WebMD Health News
Brenda Goodman, MA
Laura J. Martin, MD
May 10, 2011 -- An experimental pill that blocks the absorption of bile acids by the small intestine may help to relieve chronic constipation, early research shows.
The drug, called A3309, works by inhibiting a molecule that removes digestive juices called bile acids from the lower part of the small intestine so they can be recycled by the body.
“We think bile acids are natural laxatives,” says study researcher Banny Wong, MD, instructor of medicine, Mayo Clinic, Rochester, Minn. “If you have too much leaking into the colon, then you get diarrhea. If you have too little, then you get constipation.”
In his study, A3309 seemed to allow more bile acids to pass into the colon, which helped soften stool and speed its trip through the gut, Wong tells WebMD.
A separate study also found that A3309 may also help to lower LDL “bad” cholesterol. That makes sense, Wong says, because the liver uses cholesterol to make bile acids.
“The good thing about this medication is that it really changes and shifts the balance of a normal physiological process,” Wong says. He adds that the drug doesn’t appear to be absorbed into the bloodstream, which may mean that it has fewer systemic side effects.
For his study, Wong and colleagues recruited 36 women who had been diagnosed with chronic idiopathic constipation (CIC) or constipation that doesn’t have a recognized cause.
From a doctor’s perspective, constipation is having fewer than three bowel movements in a week.
The women were randomly split into three groups that took a placebo pill or 15 or 20 milligrams of A3309 once daily for two weeks.
Researchers tracked the movement of their stool by having them swallow a radioactive tracer and followed its movement through the intestines with gamma cameras.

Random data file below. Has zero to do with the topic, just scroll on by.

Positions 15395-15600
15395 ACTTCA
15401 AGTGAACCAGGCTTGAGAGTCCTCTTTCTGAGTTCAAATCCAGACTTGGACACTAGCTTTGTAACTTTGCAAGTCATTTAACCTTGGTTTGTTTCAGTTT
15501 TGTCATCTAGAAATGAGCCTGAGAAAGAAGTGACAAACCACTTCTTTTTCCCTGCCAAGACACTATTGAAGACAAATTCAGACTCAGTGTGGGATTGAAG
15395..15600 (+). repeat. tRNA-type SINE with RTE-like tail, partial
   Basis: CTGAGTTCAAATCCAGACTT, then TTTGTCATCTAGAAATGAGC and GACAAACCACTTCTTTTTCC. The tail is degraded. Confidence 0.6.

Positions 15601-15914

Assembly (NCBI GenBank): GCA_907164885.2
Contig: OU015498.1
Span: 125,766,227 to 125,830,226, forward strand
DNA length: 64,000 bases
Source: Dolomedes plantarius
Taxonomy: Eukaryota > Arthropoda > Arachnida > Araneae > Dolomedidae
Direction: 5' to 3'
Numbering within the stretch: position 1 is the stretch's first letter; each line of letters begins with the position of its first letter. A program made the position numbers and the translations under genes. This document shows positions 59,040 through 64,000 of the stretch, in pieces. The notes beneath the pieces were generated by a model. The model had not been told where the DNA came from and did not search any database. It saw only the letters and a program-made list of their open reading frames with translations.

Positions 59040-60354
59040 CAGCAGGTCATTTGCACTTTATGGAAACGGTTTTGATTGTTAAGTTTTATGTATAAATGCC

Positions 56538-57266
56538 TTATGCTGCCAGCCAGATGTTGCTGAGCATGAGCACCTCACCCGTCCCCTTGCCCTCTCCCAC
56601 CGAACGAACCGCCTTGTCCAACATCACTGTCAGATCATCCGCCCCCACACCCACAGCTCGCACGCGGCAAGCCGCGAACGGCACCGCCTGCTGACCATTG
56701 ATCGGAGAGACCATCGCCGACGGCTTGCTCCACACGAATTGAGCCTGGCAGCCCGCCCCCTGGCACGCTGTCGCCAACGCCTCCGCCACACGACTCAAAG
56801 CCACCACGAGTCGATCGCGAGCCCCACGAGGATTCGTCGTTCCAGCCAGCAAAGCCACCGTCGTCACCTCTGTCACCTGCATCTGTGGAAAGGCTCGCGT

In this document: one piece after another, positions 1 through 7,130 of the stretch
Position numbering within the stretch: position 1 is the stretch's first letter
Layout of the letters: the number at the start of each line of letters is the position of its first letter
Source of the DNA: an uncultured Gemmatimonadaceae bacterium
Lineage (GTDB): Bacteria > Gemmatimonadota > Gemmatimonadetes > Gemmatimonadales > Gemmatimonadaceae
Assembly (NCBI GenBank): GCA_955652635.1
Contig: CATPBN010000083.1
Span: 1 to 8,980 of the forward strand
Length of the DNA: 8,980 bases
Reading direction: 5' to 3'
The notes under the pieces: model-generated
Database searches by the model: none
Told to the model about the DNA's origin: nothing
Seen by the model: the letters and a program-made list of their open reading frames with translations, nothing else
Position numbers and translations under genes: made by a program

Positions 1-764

Women taking A3309 had significantly faster stool passage than those taking the placebo pill. They also reported easier bowel movements with less straining.
The main side effect experienced in the treatment group was abdominal discomfort and pain.
Two women in the treatment group, and one in the placebo group, dropped out of the study because of diarrhea.
In a separately reported study, 190 people with CIC were randomly assigned to either take 5, 10, or 15 milligrams of A3309 or a placebo pill once daily for eight weeks.
Thirty percent of participants had high cholesterol.
The study participants on A3309 saw an increase in the number of bowel movements they had each week compared both to those taking the placebo pill.
Additionally, those on the 10-milligram and 15-milligram dose saw a drop in their LDL cholesterol levels of 13% and 10%, respectively.
“The cholesterol should go down with this drug, and I think these are positive preliminary results,” Wong says.
Both studies were presented at Digestive Disease Week 2011, a medical conference focused on gastrointestinal health, in Chicago.
Their findings echo the results of another small study published this year by researchers in Sweden that found that the drug relieved constipation and lowered cholesterol more effectively than a placebo.
The Swedish drugmaker Albireo funded all three studies.
Though more research needs to be done before the drug can be considered for widespread use, experts say it’s an exciting prospect.
More than 4 million Americans, many of them women and adults over age 65, experience constipation each year, making it one of the most frequent digestive complaints, according to the National Institute of Diabetes and Digestive and Kidney Diseases.
SOURCES:Digestive Disease Week 2011 conference, Chicago.Simren, M. Alimentary Pharmacology and Therapeutics, May 2011.Banny Wong, MD, instructor of medicine, Mayo Clinic, Rochester, Minn.
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